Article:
• 3. B.AmarNadh Reddy, P.Raja Sekhar Reddy / International Journal of Engineering Research and Applications (IJERA) ISSN: 2248-9622 www.ijera.com Vol. 2, Issue 5, September- October 2012, pp. sub-queries that operate on fragments. [11] • Πa1,…an(R) • Security • Determined by establishing affinity of one attribute to another. Data not required by local applications is notstored and so not available to unauthorized users • Example:Types of Fragmentation • Relation: • Four types of fragmentation: Bars(name,address,licence,employees,owner ) • Horizontal, [11] • Fragments: • Vertical, » Πname,address,licence (Bars) • Mixed, » Πname,address,employees,owner(Bars) • Derived. Mixed Fragmentation • Other possibility is no fragmentation: • We can also mix horizontal and vertical If relation is small and not updated frequently, fragmentation.may be better not to fragment relation • We obtain a fragment that consist of an horizontal fragment that is Horizontal Fragmentation vertically fragmented, or a vertical fragment that is horizontally • Each fragment consists of a subset of the fragmented. tuples of a relation R. [11] • Defined using Selection operation of relational • Defined using Selection and algebra: Projection operations of relational algebra. • σp(R) • Example: σ (Π p a1,…an) Πa1,…an(σp) • Relation: Sells(pub, address,price,type) Derived Horizontal Fragmentation • Fragments: • A horizontal fragment that is based on horizontal fragmentation of a parent » SellsBitter= σtype = “bitter”(Sells) relation.[11] » SellsLager= σtype = “lager”(Sells) • Ensures that fragments that are frequently This strategy is determined by looking at joined together are at same site. predicates used by transactions. • Involves finding set of minimal (complete • Defined using Semijoin operation of and relevant) predicates. relational algebra: • Set of predicates is complete, if and only if, any two tuples in same fragment are Ri = R >F Si, 1≤i≤w referenced with same probability by any • If relation contains more than one application. foreign key, need to select one as parent. • Predicate is relevant if there is at least one application that accesses fragments • Choice can be based on fragmentation differently. used most frequently or fragmentation with better join characteristics. Vertical Fragmentation How can we define fragments correctly In defining fragments we have to be very careful. • Each fragment consists of a subset of attributes of a relation R. [11] Three correctness rules: Completeness: • Defined using projection operation of relational algebra: If relation R is decomposed into fragments r1, r2, …rn, each data item that 1132 | P a g e
  • 4. B.AmarNadh Reddy, P.Raja Sekhar Reddy / International Journal of Engineering Research and Applications (IJERA) ISSN: 2248-9622 www.ijera.com Vol. 2, Issue 5, September- October 2012, pp. can be found in R must appear in at least one fragment. This ensures no loss of data Reconstruction: The Bars relation can be during fragmentation[11] reconstructed from the fragments Disjointness: The two fragments are disjoint,Reconstruction: except for the primary key, name, which iswe must be able to reconstruct the entire R necessary for reconstructionfrom fragments.For horizontal fragmentationis union operation.[11] Our model distributes the data pieces among more than one service providers, in such a way that no R = r1 ∪ r2 ∪ … ∪ rn, one of the SP s can retrieve any meaningful For vertical fragmentation is natural information from the pieces of data stored on itsjoin operation. R = r1 >< r2 >< … >< servers, without getting some more pieces of datarn, from other service providers. Therefore, the conventional single service provider basedTo ensure reconstruction we have to include primary techniques does not seem too much promising.key attributes in all fragments Distributing the data over multiple clouds orDisjointness networks in such a way that if an adversary is able to intrude in one network, still he cannot retrieveIf data item x appears in fragment ri, then it should any meaningful data, because its complementarynot appear in any other fragment. pieces are stored in the other network. Our approach is similar to this approach, because both aim toException: vertical fragmentation, where remove the centralized distribution of cloud data.primary key attributes must be repeated Although, in their approach, if the adversary causesto allow reconstruction. For horizontal a service outage even in one of the data networks,fragmentation, data item is a tuple For the user data cannot be retrieved at all. This is whyvertical fragmentation, data item is an in our model; we propose to use a redundantattribute distribution scheme in which at least a thresholdCorrectness of Horizontal Fragmentation number of pieces of the data are required out of the entire distribution range, for successful retrieval.Relation:Sells(pub,address,price,type)type={Bitter, Lager} Fragments: Meaningful information from the data pieces • SellsBitter= σtype = “bitter”(Sells) allocated at their servers. Also, in addition, we • SellsLager= σtype = “lager”(Sells) provide the user with better assurance of availability of data, by maintaining redundancy in dataCorrectness rules distribution. In this case, if a service provider suffers service outage [1] [12] or goes bankrupt, the user Completeness: Each tuple in the relation still can access his data by retrieving it from otherappears either in SellsBitter, or in SellsLager service providers. From the business point of view, since cloud data Reconstruction: The Sells relation can be storage is a subscription service, the higher the datareconstructed from the fragments redundancy, the higher will be the cost to be paid by Sells = SellsBitter X SellsLager the user. III. MODELSDisjointness: The two fragments are disjoint, we will describe system model and thethere can be no beer that is both “Lager” and distribution model. The terms cloud storage and“Bitter” Correctness of Vertical Fragmentation cloud data storage are interchangeable, also theRelation: terms user and customer are interchangeable.Bars(name,address,licence,employees,owner) System OverviewFragments: We consider the storage services for cloud data r =Π 1 name,address,licence (Bars) storage be-tween two entities, cloud users (U) and r =Π cloud service providers 2 name,address,employees,owner(Bars)Correctness rules (SP ). The cloud storage service is generally priced on two factors, how much data is to be stored on the Completeness: Each attribute in the Bars cloud servers and for how long the data is to berelation appears either in r1 or in r2 stored. In our model, we assume that all the data is to be stored for same period of time. 1133 | P a g e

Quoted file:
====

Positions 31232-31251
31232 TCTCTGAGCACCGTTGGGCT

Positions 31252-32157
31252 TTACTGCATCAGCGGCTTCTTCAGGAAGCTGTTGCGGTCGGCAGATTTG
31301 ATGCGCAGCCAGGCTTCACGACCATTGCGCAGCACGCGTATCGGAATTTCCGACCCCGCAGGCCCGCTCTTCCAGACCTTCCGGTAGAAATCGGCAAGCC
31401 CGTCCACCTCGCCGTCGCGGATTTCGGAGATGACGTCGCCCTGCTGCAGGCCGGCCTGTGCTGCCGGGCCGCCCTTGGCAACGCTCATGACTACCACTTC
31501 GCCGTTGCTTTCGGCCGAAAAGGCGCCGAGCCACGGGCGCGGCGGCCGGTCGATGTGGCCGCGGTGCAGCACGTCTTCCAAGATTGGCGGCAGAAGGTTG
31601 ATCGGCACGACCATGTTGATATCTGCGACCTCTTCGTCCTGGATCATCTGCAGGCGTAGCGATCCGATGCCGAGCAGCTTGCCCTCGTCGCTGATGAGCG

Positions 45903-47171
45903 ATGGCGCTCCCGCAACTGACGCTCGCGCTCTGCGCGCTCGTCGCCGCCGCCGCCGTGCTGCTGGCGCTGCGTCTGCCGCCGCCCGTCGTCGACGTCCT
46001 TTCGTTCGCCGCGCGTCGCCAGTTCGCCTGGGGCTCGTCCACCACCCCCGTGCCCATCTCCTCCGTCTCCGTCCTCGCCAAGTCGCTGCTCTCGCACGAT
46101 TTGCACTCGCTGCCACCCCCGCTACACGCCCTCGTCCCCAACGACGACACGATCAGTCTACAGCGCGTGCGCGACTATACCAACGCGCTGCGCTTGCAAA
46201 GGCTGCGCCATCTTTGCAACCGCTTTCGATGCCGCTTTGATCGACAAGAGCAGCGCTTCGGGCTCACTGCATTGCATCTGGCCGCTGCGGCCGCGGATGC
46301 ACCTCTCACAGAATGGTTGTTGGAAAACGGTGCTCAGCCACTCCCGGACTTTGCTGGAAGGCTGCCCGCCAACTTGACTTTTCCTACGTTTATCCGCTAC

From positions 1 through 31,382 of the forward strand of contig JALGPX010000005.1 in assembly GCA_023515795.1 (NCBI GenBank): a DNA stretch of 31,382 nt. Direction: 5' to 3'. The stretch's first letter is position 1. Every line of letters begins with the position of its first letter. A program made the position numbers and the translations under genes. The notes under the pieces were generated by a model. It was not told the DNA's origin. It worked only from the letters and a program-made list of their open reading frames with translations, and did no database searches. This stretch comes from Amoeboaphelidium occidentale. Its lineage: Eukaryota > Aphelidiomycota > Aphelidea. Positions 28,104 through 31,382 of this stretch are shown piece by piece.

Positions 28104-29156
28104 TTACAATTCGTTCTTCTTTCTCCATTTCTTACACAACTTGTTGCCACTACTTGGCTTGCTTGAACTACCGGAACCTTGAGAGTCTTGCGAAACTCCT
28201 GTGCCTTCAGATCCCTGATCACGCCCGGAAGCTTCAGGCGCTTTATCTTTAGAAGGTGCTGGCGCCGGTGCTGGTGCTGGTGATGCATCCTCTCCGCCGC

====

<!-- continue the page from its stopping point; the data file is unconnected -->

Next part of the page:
• 5. B.AmarNadh Reddy, P.Raja Sekhar Reddy / International Journal of Engineering Research and Applications (IJERA) ISSN: 2248-9622 www.ijera.com Vol. 2, Issue 5, September- October 2012, pp. We consider p number of cloud service providers Privacy Forum, online at(SP ), each available cloud service provider is http://www.worldprivacyforum.org/pdf/Wassociated with a QoS factor, along with its cost of PF Cloud Privacy Report.pdf,Feb 2009.providing storage service per unit of stored data (C). [5] N. Gruschka, M. Jensen, “Attack surfaces:Every SP has a different level of quality of service A taxonomy for attacks on cloud services”,(QoS) offered as well as a different cost associated Cloud Computing (CLOUD), 2010 IEEEwith it. Hence, the cloud user can store his data on 3rd International Conference on, 5-10 Julymore than one SP s according to the required level 2010.of security and their affordable budgets. [6] W. Itani, A. Kayssi, A. Chehab, “Privacy as a Service: Privacy-Aware Data StorageIV. Distribution Model and Processing in Cloud Computing Customers’ stored data at cloud service Architectures,” Eighth IEEE Internationalproviders is vulner-able to various threats. Previous Conference on Dependable, Autonomic andstudies in a cloud service provider can be a victim to Secure Computing, Dec 2009Denial of service attacks or its variants[3],[4]. [7] M. Jensen, J. Schwenk, N. Gruschka, L.L.The idea for distributing the data among two storage Iacono, “On Technical Security Issues inclouds such that, an adversary cannot retrieve the Cloud Computing”, IEEE Internationalcontents of the data without having access to both Conference on Cloud Computing, (CLOUDthe storage clouds. Relaying entirely upon a couple II 2009), Banglore, India, September 2009,of service providers for the storage Such an attack 109-116scenario is entirely passive, because the cloud user [8] J. Kincaid, “MediaMax/TheLinkup Closescannot detect that his information has been Its Doors”, Online atcollectively retrieved from the service providers http://www.techcrunch.com/2008/7/10/medwithout his consent.. Let us assume that two cloud iamaxthelinkup-closes-itsdorrs/, July 2008.service providers are available for customer who [9] P. F. Oliveira, L. Lima, T. T. V. Vinhoza, J.want to store his own data securely. seeks a Barros, M. M´edard,“Trusted storage overdistribution of customer’s data pieces among the untrusted networks”, IEEE GLOBECOMavailable SP s in such a way that, at least q number 2010, Miami, FL. USA.of SP s must take part in data retrieval, while [10] S. H. Shin, K. Kobara, “Towards secureminimizing the total cost of storing the data on SP s cloud storage”, Demo forCloudCom2010,as well as maximizing the quality of service and Dec 2010.availability of data provided by the SP s. [11] Stefano ceri Giuseppe pelagati “Distributed Databases-Principles and V. CONCLUSION systems”Tata MC Graw Hill 2008 In this paper, we proposed a different data [12] J. Du, W. Wei, X. Gu, T. Yu, “RunTest:fragmentation schemes for multi cloud storage in assuring integrity of dataflow processing incloud computing, which seeks to provide each cloud computing infrastructures”, Incustomer with reliability, availability and better Proceedings of the 5th ACM Symposium oncloud data storage decisions. Information, Computer and Communications Security (ASIACCS ’10),ACKNOWLEDGEMENT ACM, New York, NY, USA, 293-304 We are very much thankful to Prof. G.Vishnu Murthy, Head of the CSE Dept who hadgiven valuable suggestions in carrying out thispaper.REFERENCES [1] Amazon.com, “Amazon s3 availablity event: July 20, 2008”, Online at http://status.aws.amazon.com/s3- 20080720.html, 2008. [2] P. S. Browne, “Data privacy and integrity: an overview”, In Proceeding of SIGFIDET ’71 Proceedings of the ACM SIGFIDET (now SIGMOD), 1971. [3] A. Cavoukian, “Privacy in clouds”, Identity in the Information Society, Dec 2008. [4] R. Gellman, “Privacy in the clouds: Risks to privacy and confidentiality from cloud computing”, Prepared for the World 1134 | P a g e